Essay

The 1916 Rising

On a purely personal level one of the striking things about our approach to 2016 is the amount of disquiet, or more discomfort, around the commemoration. Located in a decade of commemorations – just in case it would stand out more than necessary – it has taken on something of the air of the guest who has to be asked to the dinner party even though she is an embarrassment and we would really wish she stayed at home.

Friends and colleagues have more or less collectively heaved a sigh and said ‘I have had enough of 1916….I wish the whole thing was over.’ And it is only February (at time of writing)! It is not as though we have been obliged to stand in the rain, like some North Korea sports stadium, and march merrily to daily renditions of ‘A Nation Once Again’. The most onerous demand seems to have been Sunday evening series on RTE 1, some postage stamps, and the overt commercialism of some tour operators. In Dublin this weekend one can get on a tour bus called ‘Ride the Rising.’ A terrible beauty indeed.

The chatterati refer all too frequently to Ireland catching up with the modern world or the world of modern European politics, culture or whatever. Our recent elections, they tell us, will move us more to the European norm. From my perspective on history the European norm has almost been one of absolutism, empires, fascist states and communist tyranny. These halcyon modern locations are often somewhat ill-defined and largely sectoral, or cause, specific. But perhaps one thing we could catch up with is developing a degree of comfort with our founding mythologies. It matters little that most people were voting for John Redmond or off at Fairyhouse racecourse. The reality is that through a sequence of events, good bad or indifferent, a series of shifts took place in the historical trajectory. That whole theory of the butterfly’s wing causing a hurricane somewhere else.

In 1989 the French made a fine fist of commemorating the French Revolution – not too much attention was placed on the minority, and purely gestural, act of storming the Bastille let alone the bloodbath that ensued for decades – all those millions dead – pre and post Napoleon’s stabilising influence. Our nearest neighbours got along merrily with Queen Elizabeth’s Jubilee some years back and will mark her ninetieth birthday, later this year, in ways only they can do. The Boston Tea Party was another minority sport and it has been subsumed into founding myth of the USA.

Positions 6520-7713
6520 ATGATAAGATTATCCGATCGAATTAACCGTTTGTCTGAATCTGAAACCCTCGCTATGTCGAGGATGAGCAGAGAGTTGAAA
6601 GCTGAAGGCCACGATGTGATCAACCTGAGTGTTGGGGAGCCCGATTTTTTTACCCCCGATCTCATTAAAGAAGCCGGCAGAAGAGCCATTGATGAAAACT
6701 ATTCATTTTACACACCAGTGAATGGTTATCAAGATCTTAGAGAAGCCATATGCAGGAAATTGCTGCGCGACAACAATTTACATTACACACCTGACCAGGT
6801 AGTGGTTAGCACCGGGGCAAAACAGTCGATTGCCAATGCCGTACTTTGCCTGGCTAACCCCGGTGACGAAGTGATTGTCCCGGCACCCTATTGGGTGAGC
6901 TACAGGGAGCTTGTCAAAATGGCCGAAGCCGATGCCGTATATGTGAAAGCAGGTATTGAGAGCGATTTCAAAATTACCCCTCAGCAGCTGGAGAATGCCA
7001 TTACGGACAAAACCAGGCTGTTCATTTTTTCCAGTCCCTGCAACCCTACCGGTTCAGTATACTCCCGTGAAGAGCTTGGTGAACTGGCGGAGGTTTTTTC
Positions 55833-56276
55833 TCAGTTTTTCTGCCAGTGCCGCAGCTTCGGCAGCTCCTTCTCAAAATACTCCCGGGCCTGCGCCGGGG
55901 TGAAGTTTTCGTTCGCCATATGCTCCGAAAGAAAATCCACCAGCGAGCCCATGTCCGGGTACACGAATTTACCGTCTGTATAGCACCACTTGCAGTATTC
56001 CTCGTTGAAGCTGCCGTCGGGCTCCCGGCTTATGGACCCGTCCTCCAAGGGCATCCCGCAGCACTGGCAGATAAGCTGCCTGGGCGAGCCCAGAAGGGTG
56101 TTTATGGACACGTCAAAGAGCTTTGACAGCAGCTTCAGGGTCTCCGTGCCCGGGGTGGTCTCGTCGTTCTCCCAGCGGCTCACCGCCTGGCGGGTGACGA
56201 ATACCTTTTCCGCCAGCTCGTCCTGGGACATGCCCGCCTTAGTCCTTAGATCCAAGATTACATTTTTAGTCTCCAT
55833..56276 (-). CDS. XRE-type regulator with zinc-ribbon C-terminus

It strikes me that our disquiet is not so much from over exposure but that ongoing tension experienced by many in defining what is the ‘nationalist cause.’ The word Republican is frequently a term of abuse or ridicule. He / she is so republican …What exactly is the alternative? One would like to think than Francois Hollande and Angela Merkel are republican too? We have just had another election and for all the uncertainty the sky has not collapsed and the republic remains as a comparatively stable place. Perhaps one of the problems we face as a society is how our ‘revolution’ was not very revolutionary at all – a middle class revolution for a middle class people.

Thanks to the support of the University of Limerick and its superb holdings at the Glusckman Library the Hunt Museum is able to put on display a collection of family material associated with John Daly and Ned Daly who was executed in May 1916. This material is both evocative and telling, locating the grander national narrative in the domestic setting of one Limerick family. Heroic causes and grand gestures can, in the end, come down to a few letters and bits of paper and a prayer book. The material on view reminds us that these abstract ideals all have domestic origins and consequences.

The exhibition was intentionally juxtaposed with our most recent display of war recruitment posters form the collections of the Ulster Museum – not the most obvious 1916 theme one might say. But we beg to differ – as the images conveyed by these same war posters suggest- the prevailing narrative of that fateful year. Indeed for most people in the UK that is still the narrative – our own activities scarcely denting their own sense of history. That was our story too until the events of Easter Week 1916 took over – and what began as an almost eccentric act with all the odds against it grew and developed into the sea changes of the following years.

The Hunt Museum consists largely of the collections of one family and, when we can, we aim to explore other diverse collections, local, national or otherwise. In hosting the Daly material from the Glucksman Library, and the University’s art collection, we are building on our existing relations with the University and reminding ourselves of where the Museum was originally established and housed events we look forward to commemorating in 2017. As ever I wish to thank the Board of the Museum, the dedicated staff and many docents and interns, as well as the staff of the Special Collections Dept. of the Glucksman Library and the curator of the Visual Arts at the University of Limerick.

By Dr Hugh Maguire
Director, Hunt Museum